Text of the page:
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Practitioner. 2010 Jul-Aug;254(1731):22-6, 2-3.

Education key in tackling childhood constipation.

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  • 1Department of Paediatrics, Wrexham Maelor Hospital, Betsi Cadwaladr University Health Board.


Constipation is the most common childhood gastroenterological problem, affecting 5-30% of children. Up to a third of these children will develop chronic constipation. The signs and symptoms of constipation in children are seldom clear and there is often a delay in seeking help in either a primary or secondary care setting. The underlying cause of childhood constipation is unclear. The initial problem may be an acute episode of constipation that results in painful defecation. This may lead to the development of an anal fissure and the child may become scared of the process of defecation. Often they will hold on to the faeces which become harder and when they are passed cause pain and so the vicious cycle is repeated. The key to the effective management of childhood constipation is establishing the diagnosis of idiopathic constipation by taking a thorough history. Up to 29% of children with daytime urinary incontinence may have chronic constipation and 34% of children with chronic constipation older than five years may have problems with bedwetting. Chronic constipation is often a risk factor for recurrent UTIs in children. Urinary retention and vulvovaginitis have also been described in children with chronic constipation. It is important to explain to the patient and parents that the symptoms have a medical explanation and that the child has not been soiling because of bad behaviour. Once the child has been diagnosed with idiopathic constipation, it is important to assess him or her for faecal impaction as this will determine the next therapeutic step. Faecal impaction can be diagnosed by history taking and examination.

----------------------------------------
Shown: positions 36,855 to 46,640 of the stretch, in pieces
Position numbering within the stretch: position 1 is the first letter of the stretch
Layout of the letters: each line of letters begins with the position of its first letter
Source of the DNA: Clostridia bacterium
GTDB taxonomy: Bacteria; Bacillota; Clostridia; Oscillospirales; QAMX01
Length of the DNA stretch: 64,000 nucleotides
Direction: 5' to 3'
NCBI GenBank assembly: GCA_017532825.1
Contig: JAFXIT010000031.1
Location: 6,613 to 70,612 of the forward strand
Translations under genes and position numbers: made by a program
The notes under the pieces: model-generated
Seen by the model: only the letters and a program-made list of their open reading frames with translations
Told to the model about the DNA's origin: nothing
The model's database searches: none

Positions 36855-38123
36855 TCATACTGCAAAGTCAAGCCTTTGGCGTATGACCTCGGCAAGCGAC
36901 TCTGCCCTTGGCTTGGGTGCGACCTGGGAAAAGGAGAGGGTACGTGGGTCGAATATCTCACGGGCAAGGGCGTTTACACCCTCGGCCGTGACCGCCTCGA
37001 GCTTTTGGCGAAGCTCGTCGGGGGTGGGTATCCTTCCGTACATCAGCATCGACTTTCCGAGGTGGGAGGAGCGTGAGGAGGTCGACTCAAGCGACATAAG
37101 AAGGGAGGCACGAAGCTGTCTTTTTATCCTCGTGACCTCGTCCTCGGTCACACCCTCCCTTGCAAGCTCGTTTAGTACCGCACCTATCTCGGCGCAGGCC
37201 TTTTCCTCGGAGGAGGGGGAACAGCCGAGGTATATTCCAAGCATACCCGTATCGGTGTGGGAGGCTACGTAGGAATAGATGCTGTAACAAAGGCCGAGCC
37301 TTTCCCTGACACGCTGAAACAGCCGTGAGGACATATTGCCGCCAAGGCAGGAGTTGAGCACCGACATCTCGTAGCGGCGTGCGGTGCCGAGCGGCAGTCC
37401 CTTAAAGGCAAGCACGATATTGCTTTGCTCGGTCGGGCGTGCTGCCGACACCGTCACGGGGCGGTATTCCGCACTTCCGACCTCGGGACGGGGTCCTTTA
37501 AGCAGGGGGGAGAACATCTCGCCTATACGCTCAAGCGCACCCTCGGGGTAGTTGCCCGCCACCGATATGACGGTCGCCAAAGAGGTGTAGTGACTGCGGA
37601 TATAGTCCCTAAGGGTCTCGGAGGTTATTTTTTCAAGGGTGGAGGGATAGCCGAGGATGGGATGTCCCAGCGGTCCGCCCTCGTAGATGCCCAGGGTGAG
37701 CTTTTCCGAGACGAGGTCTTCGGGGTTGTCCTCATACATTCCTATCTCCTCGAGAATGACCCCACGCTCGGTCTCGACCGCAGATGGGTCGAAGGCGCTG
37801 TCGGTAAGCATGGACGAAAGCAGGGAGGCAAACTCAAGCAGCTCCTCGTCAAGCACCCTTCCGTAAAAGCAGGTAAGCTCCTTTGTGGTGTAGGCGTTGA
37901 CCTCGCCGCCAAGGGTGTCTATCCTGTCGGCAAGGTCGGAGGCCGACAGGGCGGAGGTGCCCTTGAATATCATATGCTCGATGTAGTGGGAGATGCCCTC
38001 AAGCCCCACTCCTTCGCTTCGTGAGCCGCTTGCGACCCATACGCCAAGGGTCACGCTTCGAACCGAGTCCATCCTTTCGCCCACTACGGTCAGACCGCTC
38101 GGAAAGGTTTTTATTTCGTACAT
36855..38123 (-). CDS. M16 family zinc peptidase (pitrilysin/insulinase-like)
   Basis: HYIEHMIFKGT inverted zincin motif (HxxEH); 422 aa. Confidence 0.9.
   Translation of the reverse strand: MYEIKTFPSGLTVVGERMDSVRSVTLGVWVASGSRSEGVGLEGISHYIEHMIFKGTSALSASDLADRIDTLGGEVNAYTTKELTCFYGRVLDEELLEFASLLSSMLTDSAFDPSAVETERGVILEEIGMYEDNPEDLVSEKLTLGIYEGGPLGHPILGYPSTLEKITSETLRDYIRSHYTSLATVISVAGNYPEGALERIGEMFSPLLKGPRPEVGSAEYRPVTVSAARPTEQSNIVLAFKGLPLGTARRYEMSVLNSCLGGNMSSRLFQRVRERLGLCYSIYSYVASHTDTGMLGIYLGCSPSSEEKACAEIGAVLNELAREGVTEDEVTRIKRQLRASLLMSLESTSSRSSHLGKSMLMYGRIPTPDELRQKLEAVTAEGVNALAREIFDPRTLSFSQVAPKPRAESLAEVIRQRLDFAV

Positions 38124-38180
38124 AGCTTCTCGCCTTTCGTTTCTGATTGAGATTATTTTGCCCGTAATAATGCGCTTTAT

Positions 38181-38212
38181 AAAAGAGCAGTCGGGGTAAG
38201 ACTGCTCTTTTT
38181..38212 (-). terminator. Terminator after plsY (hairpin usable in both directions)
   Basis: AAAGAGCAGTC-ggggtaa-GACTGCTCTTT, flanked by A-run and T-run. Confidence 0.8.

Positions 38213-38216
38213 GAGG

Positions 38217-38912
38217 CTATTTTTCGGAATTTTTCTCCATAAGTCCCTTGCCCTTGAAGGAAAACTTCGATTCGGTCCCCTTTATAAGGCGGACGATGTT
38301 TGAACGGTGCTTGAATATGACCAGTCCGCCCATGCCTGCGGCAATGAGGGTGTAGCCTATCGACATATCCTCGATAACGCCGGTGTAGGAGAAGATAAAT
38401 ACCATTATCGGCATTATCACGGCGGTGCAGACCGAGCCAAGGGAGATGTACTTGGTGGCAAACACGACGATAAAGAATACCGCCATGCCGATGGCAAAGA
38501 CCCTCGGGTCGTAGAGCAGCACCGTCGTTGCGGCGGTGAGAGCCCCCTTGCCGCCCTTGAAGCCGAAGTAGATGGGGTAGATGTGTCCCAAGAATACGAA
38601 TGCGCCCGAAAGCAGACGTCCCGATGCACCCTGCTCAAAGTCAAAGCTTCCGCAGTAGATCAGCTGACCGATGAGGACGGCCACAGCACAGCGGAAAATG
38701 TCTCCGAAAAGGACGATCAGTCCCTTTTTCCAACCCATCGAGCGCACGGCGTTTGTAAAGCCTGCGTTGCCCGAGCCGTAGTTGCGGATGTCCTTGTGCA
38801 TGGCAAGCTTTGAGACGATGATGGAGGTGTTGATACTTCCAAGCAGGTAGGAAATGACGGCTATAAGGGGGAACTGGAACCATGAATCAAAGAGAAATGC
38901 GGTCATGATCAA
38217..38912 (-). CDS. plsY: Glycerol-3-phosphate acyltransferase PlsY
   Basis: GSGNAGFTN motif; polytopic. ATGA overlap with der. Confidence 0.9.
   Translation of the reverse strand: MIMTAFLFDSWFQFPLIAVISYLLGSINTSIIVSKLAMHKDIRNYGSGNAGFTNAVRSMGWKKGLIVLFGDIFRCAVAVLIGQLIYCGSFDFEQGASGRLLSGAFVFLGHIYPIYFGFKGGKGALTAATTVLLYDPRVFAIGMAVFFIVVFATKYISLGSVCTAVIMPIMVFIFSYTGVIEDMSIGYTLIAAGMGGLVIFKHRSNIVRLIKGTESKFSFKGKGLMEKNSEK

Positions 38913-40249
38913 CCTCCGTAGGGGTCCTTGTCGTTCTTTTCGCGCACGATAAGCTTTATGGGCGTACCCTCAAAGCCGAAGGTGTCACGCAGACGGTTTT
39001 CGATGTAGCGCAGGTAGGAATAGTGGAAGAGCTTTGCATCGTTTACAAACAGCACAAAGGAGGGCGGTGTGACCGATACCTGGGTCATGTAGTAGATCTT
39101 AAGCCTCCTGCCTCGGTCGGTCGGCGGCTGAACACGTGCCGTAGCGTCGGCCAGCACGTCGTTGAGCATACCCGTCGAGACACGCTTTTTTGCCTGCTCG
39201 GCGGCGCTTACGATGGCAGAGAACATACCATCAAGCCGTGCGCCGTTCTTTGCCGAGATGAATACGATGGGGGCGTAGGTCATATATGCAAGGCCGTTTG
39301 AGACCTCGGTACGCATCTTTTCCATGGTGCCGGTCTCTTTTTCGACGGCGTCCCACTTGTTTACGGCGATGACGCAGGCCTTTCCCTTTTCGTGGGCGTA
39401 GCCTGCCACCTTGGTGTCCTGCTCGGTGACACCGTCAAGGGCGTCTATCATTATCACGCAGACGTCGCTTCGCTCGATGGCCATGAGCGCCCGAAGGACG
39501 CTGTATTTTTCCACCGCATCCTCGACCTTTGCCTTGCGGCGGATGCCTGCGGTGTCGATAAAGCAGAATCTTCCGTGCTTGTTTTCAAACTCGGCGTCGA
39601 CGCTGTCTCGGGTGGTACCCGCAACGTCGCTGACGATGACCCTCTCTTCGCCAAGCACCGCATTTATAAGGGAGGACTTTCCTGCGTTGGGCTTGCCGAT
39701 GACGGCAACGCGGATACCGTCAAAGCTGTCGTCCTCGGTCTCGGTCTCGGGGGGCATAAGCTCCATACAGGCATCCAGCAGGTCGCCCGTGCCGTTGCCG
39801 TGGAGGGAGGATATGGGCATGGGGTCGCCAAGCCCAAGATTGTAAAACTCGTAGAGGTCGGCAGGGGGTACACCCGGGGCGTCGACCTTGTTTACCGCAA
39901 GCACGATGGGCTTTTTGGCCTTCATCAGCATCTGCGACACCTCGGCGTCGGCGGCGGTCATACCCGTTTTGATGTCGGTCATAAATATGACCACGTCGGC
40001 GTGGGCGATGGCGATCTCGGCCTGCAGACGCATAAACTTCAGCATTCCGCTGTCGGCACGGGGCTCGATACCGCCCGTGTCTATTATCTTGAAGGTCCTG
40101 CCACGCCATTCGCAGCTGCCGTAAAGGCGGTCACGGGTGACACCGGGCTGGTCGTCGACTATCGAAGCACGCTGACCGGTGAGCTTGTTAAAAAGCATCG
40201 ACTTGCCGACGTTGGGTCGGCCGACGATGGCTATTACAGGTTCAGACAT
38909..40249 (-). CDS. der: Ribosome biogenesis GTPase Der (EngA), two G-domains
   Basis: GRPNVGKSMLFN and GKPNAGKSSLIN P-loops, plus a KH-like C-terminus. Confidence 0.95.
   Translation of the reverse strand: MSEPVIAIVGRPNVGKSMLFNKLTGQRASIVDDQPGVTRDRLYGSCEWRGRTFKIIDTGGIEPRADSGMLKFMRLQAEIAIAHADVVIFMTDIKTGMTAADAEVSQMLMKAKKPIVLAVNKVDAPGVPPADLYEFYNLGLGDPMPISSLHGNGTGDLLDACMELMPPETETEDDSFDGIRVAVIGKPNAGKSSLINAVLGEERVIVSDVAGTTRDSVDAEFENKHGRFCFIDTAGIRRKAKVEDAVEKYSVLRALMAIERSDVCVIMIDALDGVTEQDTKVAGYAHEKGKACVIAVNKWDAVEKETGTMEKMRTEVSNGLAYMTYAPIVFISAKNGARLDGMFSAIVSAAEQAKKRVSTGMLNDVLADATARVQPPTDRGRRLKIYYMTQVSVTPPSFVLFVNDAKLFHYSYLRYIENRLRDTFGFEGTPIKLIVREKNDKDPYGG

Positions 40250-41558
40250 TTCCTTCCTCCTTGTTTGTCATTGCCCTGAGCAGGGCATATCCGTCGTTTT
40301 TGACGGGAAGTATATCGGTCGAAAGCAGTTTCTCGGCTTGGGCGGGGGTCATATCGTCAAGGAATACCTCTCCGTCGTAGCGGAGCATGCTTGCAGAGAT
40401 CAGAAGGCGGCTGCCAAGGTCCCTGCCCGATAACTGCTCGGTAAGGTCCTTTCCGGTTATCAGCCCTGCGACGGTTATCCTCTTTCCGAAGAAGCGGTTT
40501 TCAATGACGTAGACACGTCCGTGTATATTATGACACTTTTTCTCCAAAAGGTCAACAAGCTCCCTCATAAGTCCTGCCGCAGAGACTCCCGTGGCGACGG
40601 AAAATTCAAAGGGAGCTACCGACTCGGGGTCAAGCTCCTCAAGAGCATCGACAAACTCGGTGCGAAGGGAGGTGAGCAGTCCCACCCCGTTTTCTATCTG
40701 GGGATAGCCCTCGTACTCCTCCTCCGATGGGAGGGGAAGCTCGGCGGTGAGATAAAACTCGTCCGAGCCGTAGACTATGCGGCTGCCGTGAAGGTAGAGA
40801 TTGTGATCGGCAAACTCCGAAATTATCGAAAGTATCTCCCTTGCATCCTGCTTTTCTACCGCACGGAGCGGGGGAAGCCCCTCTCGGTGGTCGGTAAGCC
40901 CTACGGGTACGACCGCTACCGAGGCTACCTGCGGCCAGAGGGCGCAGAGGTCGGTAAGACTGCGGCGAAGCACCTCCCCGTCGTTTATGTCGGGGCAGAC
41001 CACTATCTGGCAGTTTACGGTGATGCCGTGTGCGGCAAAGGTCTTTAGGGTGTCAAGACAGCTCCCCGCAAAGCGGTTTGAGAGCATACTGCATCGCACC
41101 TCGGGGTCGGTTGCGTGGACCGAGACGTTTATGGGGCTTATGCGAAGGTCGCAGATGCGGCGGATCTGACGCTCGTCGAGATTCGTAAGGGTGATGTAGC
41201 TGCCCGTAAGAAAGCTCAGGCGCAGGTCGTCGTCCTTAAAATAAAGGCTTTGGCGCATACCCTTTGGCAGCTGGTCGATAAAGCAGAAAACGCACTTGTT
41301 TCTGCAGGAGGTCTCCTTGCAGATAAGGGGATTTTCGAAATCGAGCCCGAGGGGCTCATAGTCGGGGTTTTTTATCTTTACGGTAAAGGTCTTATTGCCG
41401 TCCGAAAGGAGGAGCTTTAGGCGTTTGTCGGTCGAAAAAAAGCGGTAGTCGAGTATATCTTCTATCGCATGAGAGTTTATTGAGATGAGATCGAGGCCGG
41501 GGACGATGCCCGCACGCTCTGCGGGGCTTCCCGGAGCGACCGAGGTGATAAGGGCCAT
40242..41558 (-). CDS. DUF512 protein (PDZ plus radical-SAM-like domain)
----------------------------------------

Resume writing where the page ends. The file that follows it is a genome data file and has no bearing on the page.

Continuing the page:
[PubMed - indexed for MEDLINE]
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